Thank you, all that is Good, for the kindness of strangers, the love of friends and family when those escalator stairs start rolling faster.
And please, don’t beat yourself up if you fall (rather: when, it’s almost always when not if). It’s not your fault the escalator only moves at one speed, when human beings all each move at their own individual speeds. It’s not your fault the escalator was designed for some average person whose stats don’t match any real person’s stats…because statistics (and their cousin, damn statistics) are a mathematical concept. Someone took that mathematical concept, decided it was True Enough to use as a basis for Real Moving Stairs, and went on designing for a reality that isn’t really there.
It’s OK to get yourself to a steady place, to take the time to bandage your cuts, put ice on that twisted muscle, nurse that broken heart, rest up from the journey’s rigors. Sure, other people are far ahead of you, and the plane might leave without you. Sure, other folks might be annoyed with you for being slow, or for not being where they think you ought to be (according to their schedule, of course).
(Finger still firmly pointed at chest.)
It’s also perfectly OK to take the ramp. Yes, it’s waaayyy over there, and it’s a longer route, and slower, and further…but it’s OK to take it if you need it.
Either way: You’ll get there. You might have to take the next plane…but there will be a next plane. You might have to deal with unhappy people…but someday, they will fall on an escalator and realize their lack of compassion.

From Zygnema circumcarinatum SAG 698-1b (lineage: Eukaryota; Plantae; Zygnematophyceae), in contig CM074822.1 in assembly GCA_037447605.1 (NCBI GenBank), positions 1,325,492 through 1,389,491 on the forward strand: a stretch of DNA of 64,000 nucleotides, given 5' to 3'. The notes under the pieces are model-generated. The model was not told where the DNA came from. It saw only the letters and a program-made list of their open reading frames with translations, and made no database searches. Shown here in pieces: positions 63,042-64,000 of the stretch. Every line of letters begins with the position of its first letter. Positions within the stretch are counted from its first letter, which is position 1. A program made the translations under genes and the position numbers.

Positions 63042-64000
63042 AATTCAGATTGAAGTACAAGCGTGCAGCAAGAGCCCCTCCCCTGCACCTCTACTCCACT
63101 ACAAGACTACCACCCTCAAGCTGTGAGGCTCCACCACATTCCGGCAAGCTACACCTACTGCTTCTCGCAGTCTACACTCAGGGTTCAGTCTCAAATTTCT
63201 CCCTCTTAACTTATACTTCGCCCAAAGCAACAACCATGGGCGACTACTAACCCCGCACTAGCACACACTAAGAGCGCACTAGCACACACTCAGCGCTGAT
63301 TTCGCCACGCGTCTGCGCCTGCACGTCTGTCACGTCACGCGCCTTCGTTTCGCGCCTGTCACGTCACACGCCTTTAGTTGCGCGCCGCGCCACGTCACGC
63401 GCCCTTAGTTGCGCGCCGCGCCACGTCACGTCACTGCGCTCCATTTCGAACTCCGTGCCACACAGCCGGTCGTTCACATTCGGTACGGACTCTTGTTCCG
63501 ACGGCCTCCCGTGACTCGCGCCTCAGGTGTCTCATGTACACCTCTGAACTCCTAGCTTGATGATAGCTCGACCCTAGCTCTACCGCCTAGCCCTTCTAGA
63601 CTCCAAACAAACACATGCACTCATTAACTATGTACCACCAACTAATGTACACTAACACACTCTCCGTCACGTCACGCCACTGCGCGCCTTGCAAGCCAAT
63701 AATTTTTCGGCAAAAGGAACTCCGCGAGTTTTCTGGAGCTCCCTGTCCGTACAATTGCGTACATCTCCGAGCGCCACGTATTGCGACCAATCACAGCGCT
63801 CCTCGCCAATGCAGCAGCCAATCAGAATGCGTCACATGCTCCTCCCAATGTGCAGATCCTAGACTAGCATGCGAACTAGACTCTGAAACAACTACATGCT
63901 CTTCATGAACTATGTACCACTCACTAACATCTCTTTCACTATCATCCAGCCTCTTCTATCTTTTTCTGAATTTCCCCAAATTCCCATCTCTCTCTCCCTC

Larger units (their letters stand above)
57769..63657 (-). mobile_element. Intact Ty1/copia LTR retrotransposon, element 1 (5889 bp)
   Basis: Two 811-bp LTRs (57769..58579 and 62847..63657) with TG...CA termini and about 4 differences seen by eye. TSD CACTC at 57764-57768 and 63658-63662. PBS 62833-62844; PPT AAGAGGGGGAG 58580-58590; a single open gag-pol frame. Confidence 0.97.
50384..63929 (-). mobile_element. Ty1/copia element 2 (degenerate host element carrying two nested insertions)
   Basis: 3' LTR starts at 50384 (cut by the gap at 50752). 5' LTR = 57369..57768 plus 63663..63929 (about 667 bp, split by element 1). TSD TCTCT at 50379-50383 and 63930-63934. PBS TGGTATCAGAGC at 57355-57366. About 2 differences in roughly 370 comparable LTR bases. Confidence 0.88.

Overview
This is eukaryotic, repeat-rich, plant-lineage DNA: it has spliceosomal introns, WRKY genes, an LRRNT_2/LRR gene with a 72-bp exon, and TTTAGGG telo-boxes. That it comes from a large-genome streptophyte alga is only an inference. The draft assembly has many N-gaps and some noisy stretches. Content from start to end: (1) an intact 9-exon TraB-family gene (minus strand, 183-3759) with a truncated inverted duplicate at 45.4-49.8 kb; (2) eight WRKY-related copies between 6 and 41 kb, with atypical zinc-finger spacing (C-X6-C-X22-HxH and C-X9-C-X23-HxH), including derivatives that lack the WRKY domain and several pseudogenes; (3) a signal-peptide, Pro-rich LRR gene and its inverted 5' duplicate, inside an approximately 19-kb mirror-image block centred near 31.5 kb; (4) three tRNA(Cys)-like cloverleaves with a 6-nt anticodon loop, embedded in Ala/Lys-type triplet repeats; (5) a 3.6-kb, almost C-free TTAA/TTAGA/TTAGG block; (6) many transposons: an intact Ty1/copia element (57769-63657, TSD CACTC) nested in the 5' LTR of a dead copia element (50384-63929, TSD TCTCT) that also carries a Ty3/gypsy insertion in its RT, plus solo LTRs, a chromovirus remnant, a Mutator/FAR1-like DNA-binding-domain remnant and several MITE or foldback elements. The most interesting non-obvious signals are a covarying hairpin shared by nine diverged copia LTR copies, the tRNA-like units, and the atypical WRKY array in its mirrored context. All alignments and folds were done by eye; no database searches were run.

And you know what?
You won’t really be left behind. And you won’t be forgotten if you fall behind. And your life isn’t “less,” (by whatever standard folks might wish to measure this by) than anyone else’s just because you do fall behind now and then.
People who care about you, who really know you and value who you are and what you have to contribute…they will be waiting for you at the top of the escalator whenever you finally do get there.
That is, if they haven’t already climbed down the up staircase–clambering over luggage and edging past all the other folks who are trying not to notice you down there on the ever-moving stairs–to help you to your feet.
Why no, it hasn’t been a hard month, why do you ask?
Ball of yarn. Wool, 2-ply, some shade of blue. No big deal, you say? Check out the date it was made. (!)
I promised puppy pics, didn’t I? Youngster practicing for future greatness.
What this Easter was lacking: Buffy Eggs, for that favourite slayer’s basket. (I do not want to meet the zombie vampire bunny that delivers these, thankyouverymuch.)
These are not puppies. However, they are baby pandas, so I am quite sure you will forgive me.
In the “I Don’t Even Know What To Say About This” Department: This. There are actually 3 of them available. Imagine that.
The History of the Tardis Prop: All The Blue Boxes. I don’t care what style you have in stock, just SEND ME ONE NOW PLEASE.
That’s what I’ve got today. I might have baby dove pics for you next time, plus pics of that sparkly yarn all plied up.
Take care on those escalators, folks.